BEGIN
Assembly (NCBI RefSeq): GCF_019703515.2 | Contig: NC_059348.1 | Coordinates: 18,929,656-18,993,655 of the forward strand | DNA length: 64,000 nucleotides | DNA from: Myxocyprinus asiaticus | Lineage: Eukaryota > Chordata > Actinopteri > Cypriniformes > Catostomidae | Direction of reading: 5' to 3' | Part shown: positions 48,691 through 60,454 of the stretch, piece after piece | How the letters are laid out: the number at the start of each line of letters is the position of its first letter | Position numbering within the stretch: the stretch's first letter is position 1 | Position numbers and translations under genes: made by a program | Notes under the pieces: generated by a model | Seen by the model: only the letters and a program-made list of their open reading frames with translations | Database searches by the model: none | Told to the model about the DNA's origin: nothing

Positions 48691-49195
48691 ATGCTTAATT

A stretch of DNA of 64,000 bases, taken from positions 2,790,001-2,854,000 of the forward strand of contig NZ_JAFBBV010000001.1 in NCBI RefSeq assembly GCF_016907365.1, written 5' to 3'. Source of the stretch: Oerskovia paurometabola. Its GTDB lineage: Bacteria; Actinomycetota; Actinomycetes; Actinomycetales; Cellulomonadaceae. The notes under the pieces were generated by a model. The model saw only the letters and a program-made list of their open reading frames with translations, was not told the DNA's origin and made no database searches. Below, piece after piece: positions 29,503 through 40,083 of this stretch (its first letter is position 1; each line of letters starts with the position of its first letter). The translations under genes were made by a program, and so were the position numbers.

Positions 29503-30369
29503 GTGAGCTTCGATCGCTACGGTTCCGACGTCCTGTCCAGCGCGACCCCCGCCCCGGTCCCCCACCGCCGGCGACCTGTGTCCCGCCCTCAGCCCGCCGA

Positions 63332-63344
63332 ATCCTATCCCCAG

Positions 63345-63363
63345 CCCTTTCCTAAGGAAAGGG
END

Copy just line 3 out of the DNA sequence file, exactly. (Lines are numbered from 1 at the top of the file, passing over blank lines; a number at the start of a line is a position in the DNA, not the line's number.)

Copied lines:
48691 ATGCTTAATT